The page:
Per Jonathan Maze of Nation’s Restaurant News, Papa John’s founder John Schnatter said sales are down due to “negative consumer sentiment” regarding the company’s relationship with the NFL.

Schnatter also called the NFL “an example of poor leadership,” according to Maze.

A constant topic of discussion during the 2017 NFL season has been players’ decision to protest during the national anthem.

While the trend was started by former San Francisco 49ers quarterback Colin Kaepernick last season, it has continued in 2017, especially since critical comments were made by President Donald Trump.

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Only 3 of the ten Democratic Senators up for re-election in 2018 are above a 50 percent approval rate in states that favored President Donald Trump in the 2016 presidential election, according to a new poll released Wednesday.

The three senators, Heidi Heitkamp of North Dakota, Joe Manchin of West Virginia and Jon Tester of Montana, all are under a 50 percent approval rating, which is not a good sign for the future of the Democratic party, a Morning Consult poll revealed.

In a survey done in West Virginia, 53 percent of voters approve of Manchin and 36 percent disapprove. The margin of error on the West Virginia poll was plus or minus 2 percentage points.

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Three University of Tennessee professors say colleges should rename controversial monuments because of the “psychological harm” they cause to minority students.

In a recent academic paper, professors Jordan Brasher, Derek Alderman, and Joshua Inwood call for the development of a “responsible landscape policy” to help colleges assess monuments, statues, buildings, and dorms named after racist historical figures.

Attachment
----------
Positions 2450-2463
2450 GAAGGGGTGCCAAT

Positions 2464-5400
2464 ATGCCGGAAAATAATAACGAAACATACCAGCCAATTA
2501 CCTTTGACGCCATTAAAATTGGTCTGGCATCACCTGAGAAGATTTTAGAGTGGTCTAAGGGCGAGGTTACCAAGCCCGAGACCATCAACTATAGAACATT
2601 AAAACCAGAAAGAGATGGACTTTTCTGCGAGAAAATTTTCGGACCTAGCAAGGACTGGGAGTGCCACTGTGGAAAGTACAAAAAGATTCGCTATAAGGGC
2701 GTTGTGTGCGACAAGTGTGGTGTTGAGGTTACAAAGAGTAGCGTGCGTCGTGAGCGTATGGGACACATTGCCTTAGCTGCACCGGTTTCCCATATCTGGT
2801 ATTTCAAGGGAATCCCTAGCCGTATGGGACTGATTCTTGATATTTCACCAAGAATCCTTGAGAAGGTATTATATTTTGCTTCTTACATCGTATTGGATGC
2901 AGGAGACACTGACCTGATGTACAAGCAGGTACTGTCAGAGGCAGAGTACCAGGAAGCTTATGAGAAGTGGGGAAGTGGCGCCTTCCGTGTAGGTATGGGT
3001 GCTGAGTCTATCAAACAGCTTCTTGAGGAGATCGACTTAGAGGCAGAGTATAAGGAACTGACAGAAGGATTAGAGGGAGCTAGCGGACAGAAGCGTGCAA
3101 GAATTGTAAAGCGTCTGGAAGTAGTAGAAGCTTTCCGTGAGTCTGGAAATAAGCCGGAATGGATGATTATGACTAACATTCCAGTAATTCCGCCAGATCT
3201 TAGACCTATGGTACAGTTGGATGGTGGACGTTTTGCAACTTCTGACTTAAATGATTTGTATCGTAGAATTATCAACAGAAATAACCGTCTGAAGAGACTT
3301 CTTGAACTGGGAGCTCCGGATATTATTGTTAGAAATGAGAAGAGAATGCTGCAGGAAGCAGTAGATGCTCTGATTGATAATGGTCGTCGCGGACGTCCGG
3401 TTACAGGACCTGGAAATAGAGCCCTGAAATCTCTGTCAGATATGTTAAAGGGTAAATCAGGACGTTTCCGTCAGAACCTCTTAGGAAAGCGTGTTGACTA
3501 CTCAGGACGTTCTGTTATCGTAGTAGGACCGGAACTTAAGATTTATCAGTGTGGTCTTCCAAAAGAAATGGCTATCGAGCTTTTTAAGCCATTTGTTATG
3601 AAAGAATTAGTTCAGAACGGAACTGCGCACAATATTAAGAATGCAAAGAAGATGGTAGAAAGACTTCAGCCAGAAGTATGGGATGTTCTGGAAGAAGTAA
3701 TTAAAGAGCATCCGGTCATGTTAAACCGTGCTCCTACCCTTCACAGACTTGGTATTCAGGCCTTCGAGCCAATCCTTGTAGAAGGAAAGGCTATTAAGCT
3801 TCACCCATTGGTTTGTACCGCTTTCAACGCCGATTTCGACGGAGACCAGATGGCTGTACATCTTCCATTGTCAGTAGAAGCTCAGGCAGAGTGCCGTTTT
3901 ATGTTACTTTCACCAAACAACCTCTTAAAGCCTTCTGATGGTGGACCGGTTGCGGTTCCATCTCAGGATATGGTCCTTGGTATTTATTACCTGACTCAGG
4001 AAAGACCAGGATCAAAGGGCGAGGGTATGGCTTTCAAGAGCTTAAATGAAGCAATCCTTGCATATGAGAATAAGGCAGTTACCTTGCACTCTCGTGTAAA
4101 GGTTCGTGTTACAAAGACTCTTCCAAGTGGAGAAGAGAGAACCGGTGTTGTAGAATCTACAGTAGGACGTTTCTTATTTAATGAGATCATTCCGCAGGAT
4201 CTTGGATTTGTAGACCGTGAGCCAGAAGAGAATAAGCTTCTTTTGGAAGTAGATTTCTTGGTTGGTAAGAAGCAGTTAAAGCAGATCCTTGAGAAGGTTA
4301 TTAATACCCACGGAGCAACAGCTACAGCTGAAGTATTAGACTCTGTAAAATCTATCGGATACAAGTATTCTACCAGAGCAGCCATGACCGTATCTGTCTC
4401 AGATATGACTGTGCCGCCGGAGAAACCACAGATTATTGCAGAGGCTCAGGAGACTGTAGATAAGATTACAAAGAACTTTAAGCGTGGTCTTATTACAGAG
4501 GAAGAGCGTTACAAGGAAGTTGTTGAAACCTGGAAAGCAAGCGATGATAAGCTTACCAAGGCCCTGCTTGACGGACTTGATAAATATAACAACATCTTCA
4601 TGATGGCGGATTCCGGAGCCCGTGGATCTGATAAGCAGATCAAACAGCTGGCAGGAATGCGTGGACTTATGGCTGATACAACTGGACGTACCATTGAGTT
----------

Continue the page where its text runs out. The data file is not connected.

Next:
Campus buildings named after such figures, they argue, contribute to the tradition of “valorizing public figures with reputations for defending and perpetuating slavery, white supremacy, racial segregation, and disenfranchisement.”

“These commemorated individuals can serve as a ‘hidden curriculum’ that gives sometimes subtle, but often times overt clues about who belongs and whose histories are important to the development of the university and its identity,” they argue.

To change this, the professors call for “landscape interventions” to rename the monuments and promote a sense of “belonging” for minority students, and so establish a “more just landscape of racial identity and belonging.”

They even have a suggestion for how to go about replacing problematic names, suggesting that colleges “can carefully select surrogate names that are not benignly colorblind but instead actively remember and honor the lives of people of color.”

Jordan Brasher, the lead author of the paper, encouraged college administrators to implement what he and his colleagues call “landscape impact assessments” to determine the scope of racially offensive monuments on campus and consider renaming them.

The purpose of such an assessment, he told Campus Reform, would be to “stop the production of discriminatory public spaces,” which could “mitigate the psychological harm that discriminatory public spaces impose on African Americans and their sense of belonging.”

In addition to assessing the names of campus buildings, Brasher told Campus Reform that there are other ways for schools to handle the issue, such as conducting teach-ins on the “commemoration of white supremacists on campus.”

Professors “can draw on critical place name studies to highlight the socially constructed nature of the memorial landscape” and “engage the public with conversations” on the issue, he added.

While taking “Lolita Express” flights with Jeffrey Epstein, Spacey was creating an organization that would groom child actors on what they needed for success. Epstein (whose favorite passenger was Bill Clinton) was later convicted for child prostitution, but given given a slap on the wrist thanks to his lawyer, Ken Starr.

Alex Jones gives the basic gestalt on the upcoming Antifa “revolution” set to take place on November 4th.

He also weighs in on The New York Times publishing a full-page ad demanding a nationwide protest that won’t stop until President Trump is “driven from power.”